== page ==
5 Minutes with President Clinton
February 26, 2014 – I’ve had the opportunity to speak with some of the greatest athletes in history, including several Yankees legends. When I wrote Yankee Stadium: The Official Retrospective and The Final Season: The Official Retrospective, I was fortunate enough to briefly ask five United States Presidents about the Stadium. But with deference to all of those experiences, I landed the biggest interview of my life last week.
On February 20, I sat down with Bill Clinton for more than 20 minutes for a very special “5 Minutes with…” feature that will be published in the April Issue of Yankees Magazine.
The interview took place in a conference room in Clinton’s midtown Manhattan office, and from start to finish, the former President answered my questions brilliantly.
I began the conversation with a few questions about baseball including one in which I asked Clinton to discuss Derek Jeter’s career.
“I recently read an article in which the author listed who he thought were the 10 greatest Yankees,” Clinton began. “I think that Derek will be on any list of the 10 greatest players in the history of the Yankees storied franchise. Derek is the most important example since Cal Ripken Jr. of someone who just wanted to play for one team, who wanted to give it his all and who has always been there for the team. Derek’s attitude has always been team first and me second. He’s done it without ever being dower or sanctimonious about it. I don’t think anyone has ever had more fun playing baseball than Derek Jeter. He has managed to make it a joyous endeavor and to have a good time doing it. People have known that he is all about the team and winning, and as a result, he has always received support from not only the players but also the public.”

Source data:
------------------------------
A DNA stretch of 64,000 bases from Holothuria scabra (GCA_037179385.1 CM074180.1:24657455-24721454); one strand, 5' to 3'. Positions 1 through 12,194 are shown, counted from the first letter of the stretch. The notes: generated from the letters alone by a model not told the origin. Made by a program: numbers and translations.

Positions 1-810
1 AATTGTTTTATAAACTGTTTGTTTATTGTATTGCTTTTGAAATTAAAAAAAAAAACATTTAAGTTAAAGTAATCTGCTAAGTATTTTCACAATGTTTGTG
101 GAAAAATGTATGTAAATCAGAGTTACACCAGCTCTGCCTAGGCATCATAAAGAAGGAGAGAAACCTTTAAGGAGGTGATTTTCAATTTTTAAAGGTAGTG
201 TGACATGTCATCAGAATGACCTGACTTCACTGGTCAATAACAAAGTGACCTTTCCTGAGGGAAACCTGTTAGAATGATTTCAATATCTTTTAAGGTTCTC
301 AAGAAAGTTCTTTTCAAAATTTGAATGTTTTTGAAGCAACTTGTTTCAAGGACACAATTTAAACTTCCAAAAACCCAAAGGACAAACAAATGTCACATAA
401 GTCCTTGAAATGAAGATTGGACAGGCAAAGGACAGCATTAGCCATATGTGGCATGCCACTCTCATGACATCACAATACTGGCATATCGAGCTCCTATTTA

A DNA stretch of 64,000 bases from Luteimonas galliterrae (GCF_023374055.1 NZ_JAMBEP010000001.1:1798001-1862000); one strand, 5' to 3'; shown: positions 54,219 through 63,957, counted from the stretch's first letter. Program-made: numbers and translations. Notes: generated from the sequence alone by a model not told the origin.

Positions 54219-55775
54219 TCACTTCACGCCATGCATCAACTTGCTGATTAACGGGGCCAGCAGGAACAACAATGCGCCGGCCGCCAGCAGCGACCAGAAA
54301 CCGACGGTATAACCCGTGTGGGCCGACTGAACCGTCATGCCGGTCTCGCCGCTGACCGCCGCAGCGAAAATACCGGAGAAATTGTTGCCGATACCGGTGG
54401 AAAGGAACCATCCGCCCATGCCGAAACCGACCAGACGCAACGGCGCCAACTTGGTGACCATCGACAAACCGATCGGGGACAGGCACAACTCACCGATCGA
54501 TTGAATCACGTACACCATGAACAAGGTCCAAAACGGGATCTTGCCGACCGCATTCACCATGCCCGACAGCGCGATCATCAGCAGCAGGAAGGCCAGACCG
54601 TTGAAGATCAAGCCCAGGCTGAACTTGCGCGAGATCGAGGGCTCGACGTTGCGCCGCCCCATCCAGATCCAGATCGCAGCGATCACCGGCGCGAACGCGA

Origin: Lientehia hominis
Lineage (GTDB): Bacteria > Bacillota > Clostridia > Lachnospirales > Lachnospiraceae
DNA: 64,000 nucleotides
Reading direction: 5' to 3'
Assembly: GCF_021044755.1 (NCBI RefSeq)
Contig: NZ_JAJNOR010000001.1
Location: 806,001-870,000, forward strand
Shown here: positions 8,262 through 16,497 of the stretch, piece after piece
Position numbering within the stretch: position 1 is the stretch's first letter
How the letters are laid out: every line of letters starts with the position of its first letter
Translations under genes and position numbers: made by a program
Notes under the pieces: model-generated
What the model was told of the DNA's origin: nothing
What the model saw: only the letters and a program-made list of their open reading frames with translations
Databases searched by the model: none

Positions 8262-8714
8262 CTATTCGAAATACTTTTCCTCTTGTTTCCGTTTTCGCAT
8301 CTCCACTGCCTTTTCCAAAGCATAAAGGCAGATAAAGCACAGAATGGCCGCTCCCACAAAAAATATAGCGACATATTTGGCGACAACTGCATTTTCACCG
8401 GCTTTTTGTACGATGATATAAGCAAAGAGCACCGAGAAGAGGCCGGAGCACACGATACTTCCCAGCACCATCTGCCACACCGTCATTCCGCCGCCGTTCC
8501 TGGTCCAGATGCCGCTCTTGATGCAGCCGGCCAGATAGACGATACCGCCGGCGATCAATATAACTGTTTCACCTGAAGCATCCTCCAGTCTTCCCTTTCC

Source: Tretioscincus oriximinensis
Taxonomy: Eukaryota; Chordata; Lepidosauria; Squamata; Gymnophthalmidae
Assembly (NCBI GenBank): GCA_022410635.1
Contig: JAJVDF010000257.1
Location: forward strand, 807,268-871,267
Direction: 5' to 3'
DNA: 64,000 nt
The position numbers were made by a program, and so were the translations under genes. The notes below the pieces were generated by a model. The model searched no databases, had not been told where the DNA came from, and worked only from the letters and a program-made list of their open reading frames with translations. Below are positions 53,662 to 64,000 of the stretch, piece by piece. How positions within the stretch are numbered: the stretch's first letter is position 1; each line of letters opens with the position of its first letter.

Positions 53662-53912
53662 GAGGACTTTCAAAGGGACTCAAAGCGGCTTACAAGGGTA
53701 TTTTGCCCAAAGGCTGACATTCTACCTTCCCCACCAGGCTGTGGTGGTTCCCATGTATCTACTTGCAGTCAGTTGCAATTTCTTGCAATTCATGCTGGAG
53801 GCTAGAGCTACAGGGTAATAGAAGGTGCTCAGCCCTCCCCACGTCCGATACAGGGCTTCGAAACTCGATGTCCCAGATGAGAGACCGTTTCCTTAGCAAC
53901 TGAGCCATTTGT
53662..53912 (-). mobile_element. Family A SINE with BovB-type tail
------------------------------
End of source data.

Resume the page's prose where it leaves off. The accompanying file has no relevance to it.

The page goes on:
After Clinton waxed poetic about the Yankees captain, I asked him who he would choose if he could share a meal with any athlete throughout history.
“That’s a hard question,” Clinton said. “I would have liked to sit down and talk to Jesse Owens about the Berlin Olympics and what it was like to be an African-American competing in front of Adolf Hitler, who had all of those crazy racist theories. What did he see in the eyes of all the German people who watched him compete? How did the way he conducted himself affect the way people felt about him?”
After a brief pause, Clinton spoke about the Yankees he would have liked to meet.
“I would also like to have had a Yankee dinner with Babe Ruth, Lou Gehrig and Joe DiMaggio,” Clinton said. “I would have liked to talk with them about the evolution of baseball through time and the connection between natural ability and training, the difference between what Ruth would have to do now to perform at the level he did when he was playing and what he did then. That would have been a fascinating conversation.”
After we spoke about sports, I asked Clinton several questions about his life and his presidency, including one about the satisfaction he feels today about the striving economy in America during his two terms.
“I have enormous satisfaction because we not only created 22 million jobs but we didn’t have the great income inequality that we have today in America,” Clinton said. “Wages rose at every level. I just did a little research, and one of the economic reports from when I was in the White House pointed out that we had 100 times more people moving from poverty to the middle class in my eight years than in the previous 12 years. I’m really proud of that because we had serious policies in place to help people train for the jobs of tomorrow, to finance new businesses and to help people succeed at home and at work. In my opinion, if everyone who wanted a job had one, the country would only have about ten percent of the problems we have today. The key to everything is that people are able to make their own way, educate their own children, support their own families and buy their own homes.”
To read my complete interview with the 42nd president of the United States, please pick up the April Issue of Yankees Magazine.
–Alfred Santasiere III